Want to Understand The Appropriations Process? This 101 Will Tell You Everything You Need to Know
Appropriations season is in full swing. The House has already passed the Legislative Branch and Military Construction-Veterans Affairs bills, while the Senate Appropriations Commitee is scheduled to officially set 302(b) allocations and mark up the Military Construction-VA and Agriculture bills this Thursday.
Today, CRFB published "Appropriations 101," a Q&A designed to answer some basic questions about the appropriations process. Below are a few of the questions we answered. To read the full report, click here.
What are appropriations?
Appropriations are annual decisions made by Congress about how the federal government spends some of its money. In general, the appropriations process addresses the discretionary portion of the budget – spending ranging from national defense to food safety to education to federal employee salaries, but excludes mandatory spending, such as Medicare and Social Security, which is spent automatically according to formulas.
How does Congress determine the total level of appropriations?
Under current law, after the President submits the Administration’s budget proposal to Congress, the House and Senate Budget Committees are each directed to report a budget resolution, which if passed by their respective houses, would then be reconciled in a budget conference (see Q&A: Everything You Need to Know About a Budget Conference). The resulting budget resolution, which is a concurrent resolution and therefore not signed by the President, includes what is known as a 302(a) allocation that sets a total amount of money for the Appropriations Committees to spend.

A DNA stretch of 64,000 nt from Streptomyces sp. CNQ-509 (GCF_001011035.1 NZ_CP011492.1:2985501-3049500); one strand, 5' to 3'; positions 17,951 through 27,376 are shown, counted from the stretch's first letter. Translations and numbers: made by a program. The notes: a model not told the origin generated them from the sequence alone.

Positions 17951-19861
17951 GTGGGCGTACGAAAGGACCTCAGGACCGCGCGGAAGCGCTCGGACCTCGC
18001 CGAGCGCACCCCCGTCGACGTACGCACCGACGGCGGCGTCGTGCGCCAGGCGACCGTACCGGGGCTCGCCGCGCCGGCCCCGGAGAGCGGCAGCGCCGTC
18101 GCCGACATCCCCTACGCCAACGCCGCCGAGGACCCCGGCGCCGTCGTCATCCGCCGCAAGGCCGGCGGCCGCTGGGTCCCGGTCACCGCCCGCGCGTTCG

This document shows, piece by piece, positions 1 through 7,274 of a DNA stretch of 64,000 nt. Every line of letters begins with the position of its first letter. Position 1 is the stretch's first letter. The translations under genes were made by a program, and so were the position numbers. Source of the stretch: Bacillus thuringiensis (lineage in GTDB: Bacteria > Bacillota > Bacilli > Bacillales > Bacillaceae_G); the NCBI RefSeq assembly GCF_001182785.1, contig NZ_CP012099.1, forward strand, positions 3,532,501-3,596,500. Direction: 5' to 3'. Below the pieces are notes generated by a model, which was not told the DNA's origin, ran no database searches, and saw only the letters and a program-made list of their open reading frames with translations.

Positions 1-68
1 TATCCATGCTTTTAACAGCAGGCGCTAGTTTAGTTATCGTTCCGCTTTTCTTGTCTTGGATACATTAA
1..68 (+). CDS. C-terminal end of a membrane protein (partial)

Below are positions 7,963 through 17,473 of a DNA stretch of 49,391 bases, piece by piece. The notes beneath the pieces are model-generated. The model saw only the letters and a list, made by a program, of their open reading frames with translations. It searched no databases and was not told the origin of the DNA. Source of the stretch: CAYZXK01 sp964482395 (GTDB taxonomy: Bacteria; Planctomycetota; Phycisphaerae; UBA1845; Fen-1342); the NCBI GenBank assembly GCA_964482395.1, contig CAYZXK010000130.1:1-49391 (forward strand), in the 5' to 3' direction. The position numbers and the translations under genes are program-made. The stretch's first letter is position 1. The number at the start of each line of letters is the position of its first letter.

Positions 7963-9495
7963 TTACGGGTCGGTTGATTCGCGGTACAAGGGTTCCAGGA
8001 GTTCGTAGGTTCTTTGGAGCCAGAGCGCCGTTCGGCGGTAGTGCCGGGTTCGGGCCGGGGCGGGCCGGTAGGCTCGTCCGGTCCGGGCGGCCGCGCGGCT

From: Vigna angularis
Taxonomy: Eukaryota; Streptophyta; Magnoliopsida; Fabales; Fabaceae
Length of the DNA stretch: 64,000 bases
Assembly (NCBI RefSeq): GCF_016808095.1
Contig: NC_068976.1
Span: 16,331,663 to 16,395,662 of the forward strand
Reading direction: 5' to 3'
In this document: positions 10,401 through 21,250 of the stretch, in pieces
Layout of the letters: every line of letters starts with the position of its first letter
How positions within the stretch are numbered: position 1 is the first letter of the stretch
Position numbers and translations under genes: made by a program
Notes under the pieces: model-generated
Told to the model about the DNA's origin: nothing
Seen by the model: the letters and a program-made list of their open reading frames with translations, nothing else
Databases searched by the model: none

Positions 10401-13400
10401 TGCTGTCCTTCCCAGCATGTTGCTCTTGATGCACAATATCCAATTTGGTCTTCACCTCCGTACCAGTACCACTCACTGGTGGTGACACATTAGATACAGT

If a concurrent budget resolution does not pass both chambers, each house then may adopt legislation “deeming” 302(a) allocations – a practice which has become increasingly common in recent years. For example, the recent Bipartisan Budget Act directed the Budget Committee Chairs in the House and Senate to set the 302(a) limit for FY2015 at $1.014 trillion.
In addition, discretionary spending is currently subject to statutory spending caps. The Budget Control Act of 2011 set discretionary caps through 2021, which were modified for 2013, 2014, and 2015 by the American Taxpayer Relief Act of 2012 and Bipartisan Budget Act of 2013. Beyond 2015, the statutory caps set by the Budget Control Act are reduced by about $90 billion annually through an enforcement mechanism known as “sequestration” (see Understanding the Sequester) implemented after the failure of the Joint Select Committee on Deficit Reduction to produce legislation to reduce the debt.
In addition to those questions, the pieces answers many others, including:
- How does Congress allocate appropriations?
- How are appropriations levels enforced?
- What happens if funds are needed outside of the appropriations process?
- What role does the President play in the appropriations process?
- What is the timeline for appropriations?
- What happens if appropriations bills do not pass by October 1?
- What happens during a government shutdown?
- Do agencies have any discretion in how they use funds from appropriators?
- What is the difference between appropriations and authorizations?
- Where are the House and Senate in the current appropriations process?
To find the answers to to all of the questions above, read the full Q&A here.